Congresswoman Kaptur’s passion for agriculture goes back to her childhood. Her father owned a small grocery that prided itself on offering healthy fresh foods, often purchased directly from local farmers. The Kaptur grocery sold locally-grown food long before it became popular.

That experience underlies Congresswoman Kaptur’s belief in forward-thinking farm legislation that eliminates wasteful subsidies, provides resources to strengthen local and regional food systems, and makes the necessary investments in agricultural research.

Congresswoman Kaptur’s legislative efforts have focused on creating economic opportunities at the local level by supporting a sustainable model of agriculture.


The failure by the House of Representatives to pass a farm bill has injected uncertainty and unpredictability into agriculture, which remains one of the most productive sectors of the national economy. Agriculture is a major positive contributor to a favorable balance of trade with other nations. In Ohio, agriculture accounts for one in every seven jobs.

Before the farm bill failed amid partisan rancor, Congresswoman Kaptur was able to pass two bipartisan amendments to help agriculture and seniors. A Kaptur amendment that requires the federal government to coordinate its programs to protect pollinators passed with bipartisan support, 273-149 (Roll Call 261).

The amendment promoted the long-term viability of honeybee, wild bee and other beneficial insect populations. The demise of pollinators, likely attributable to a combination of factors, is cause for growing concern among agricultural producers and environmentalists alike.


A Kaptur amendment requiring 50 percent of funds for the Farmers Market Nutrition Program to be reserved for seniors passed the House on a voice vote.

The Senior Farmers Market Coupon program is a home run for seniors who need help and a home run for local producers. It brings together needy seniors who can purchase locally-grown foodstuffs. Seniors help farmers and farmers help seniors.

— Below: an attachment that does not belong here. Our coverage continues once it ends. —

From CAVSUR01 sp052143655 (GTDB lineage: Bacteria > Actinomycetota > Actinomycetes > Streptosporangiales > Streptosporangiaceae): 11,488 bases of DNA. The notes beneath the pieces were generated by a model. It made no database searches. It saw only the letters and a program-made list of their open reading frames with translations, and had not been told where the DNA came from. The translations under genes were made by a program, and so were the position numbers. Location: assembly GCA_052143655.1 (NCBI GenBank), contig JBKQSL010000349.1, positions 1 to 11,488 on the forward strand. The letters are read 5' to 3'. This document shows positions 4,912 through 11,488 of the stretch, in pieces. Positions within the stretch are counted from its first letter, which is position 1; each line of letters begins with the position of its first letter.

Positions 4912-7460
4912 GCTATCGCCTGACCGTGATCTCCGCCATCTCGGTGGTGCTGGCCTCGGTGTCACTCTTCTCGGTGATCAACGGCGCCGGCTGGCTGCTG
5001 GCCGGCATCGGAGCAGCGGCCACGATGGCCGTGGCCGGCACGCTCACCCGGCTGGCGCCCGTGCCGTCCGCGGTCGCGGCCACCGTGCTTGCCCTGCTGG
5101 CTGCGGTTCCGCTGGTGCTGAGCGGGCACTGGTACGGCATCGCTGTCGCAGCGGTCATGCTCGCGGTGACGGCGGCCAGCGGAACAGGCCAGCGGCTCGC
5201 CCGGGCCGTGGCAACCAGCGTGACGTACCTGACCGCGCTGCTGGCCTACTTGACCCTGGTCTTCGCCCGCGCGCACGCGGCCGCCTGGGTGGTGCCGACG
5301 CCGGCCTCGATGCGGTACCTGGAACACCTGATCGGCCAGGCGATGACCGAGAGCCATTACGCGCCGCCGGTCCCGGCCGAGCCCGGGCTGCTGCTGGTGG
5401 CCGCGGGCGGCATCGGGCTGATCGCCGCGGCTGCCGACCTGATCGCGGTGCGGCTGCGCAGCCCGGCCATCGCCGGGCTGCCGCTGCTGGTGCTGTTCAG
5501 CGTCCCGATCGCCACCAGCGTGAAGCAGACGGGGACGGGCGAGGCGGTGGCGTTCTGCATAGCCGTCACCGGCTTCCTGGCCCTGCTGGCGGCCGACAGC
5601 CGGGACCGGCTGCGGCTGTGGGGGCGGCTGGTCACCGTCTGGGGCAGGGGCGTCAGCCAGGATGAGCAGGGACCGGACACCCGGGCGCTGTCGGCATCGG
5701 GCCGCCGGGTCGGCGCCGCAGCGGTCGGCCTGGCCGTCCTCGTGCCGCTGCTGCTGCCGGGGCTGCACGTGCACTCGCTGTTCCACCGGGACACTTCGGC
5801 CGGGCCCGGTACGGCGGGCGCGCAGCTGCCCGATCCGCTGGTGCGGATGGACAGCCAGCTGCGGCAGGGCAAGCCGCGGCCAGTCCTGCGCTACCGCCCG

No senior citizen in our country should ever have to worry about food. Still, senior hunger persists, causing negative health impacts and ultimately adding to health costs.


Food production, processing and distribution has potential to create jobs and economic activity throughout the Ninth District, including urban areas. “Our City in a Garden,” a white paper prepared by the University of Toledo, the Center for Innovative Food Technology, and Toledo GROWs presents a community agriculture model that can produce positive economic activity along with healthy foodstuffs. You can read the full report by clicking here.


Agricultural Production Guide
In an effort to help individuals and organizations understand what potential federal support may be available to undertake an agricultural initiative, Congresswoman Kaptur has created a guidebook that summarizes federal programs administered by the USDA and the Small Business Administration (SBA). For the Agricultural Production Guide, click here.

Fact Sheet: Farm to School
A growing movement seeks to connect schools with local farms in order to provide healthier school meals. To see the Farm to School Fact Sheet, which outlines potential federal resources, click here.

Fact Sheet: Selling to the USDA
The USDA buys more than $4 billion annually in goods and services from the private sector, including food to support domestic assistance programs administered by the Food and Nutrition Service. To view Selling to the USDA, a fact sheet that outlines USDA procurement opportunities, click here.

Fact Sheets: Speciality Crop Resources, Greenhouse Resources

Traditionally, Ohio has been known for growing corn and soybeans. But it’s also among the leading states for specialty and greenhouse crop production, with annual revenue of more than $500 million, with major production in the Ninth District. For the Specialty Crop Resources Fact Sheet, which outlines possible federal support, click here. For the Greenhouse Resources Fact Sheet, click here.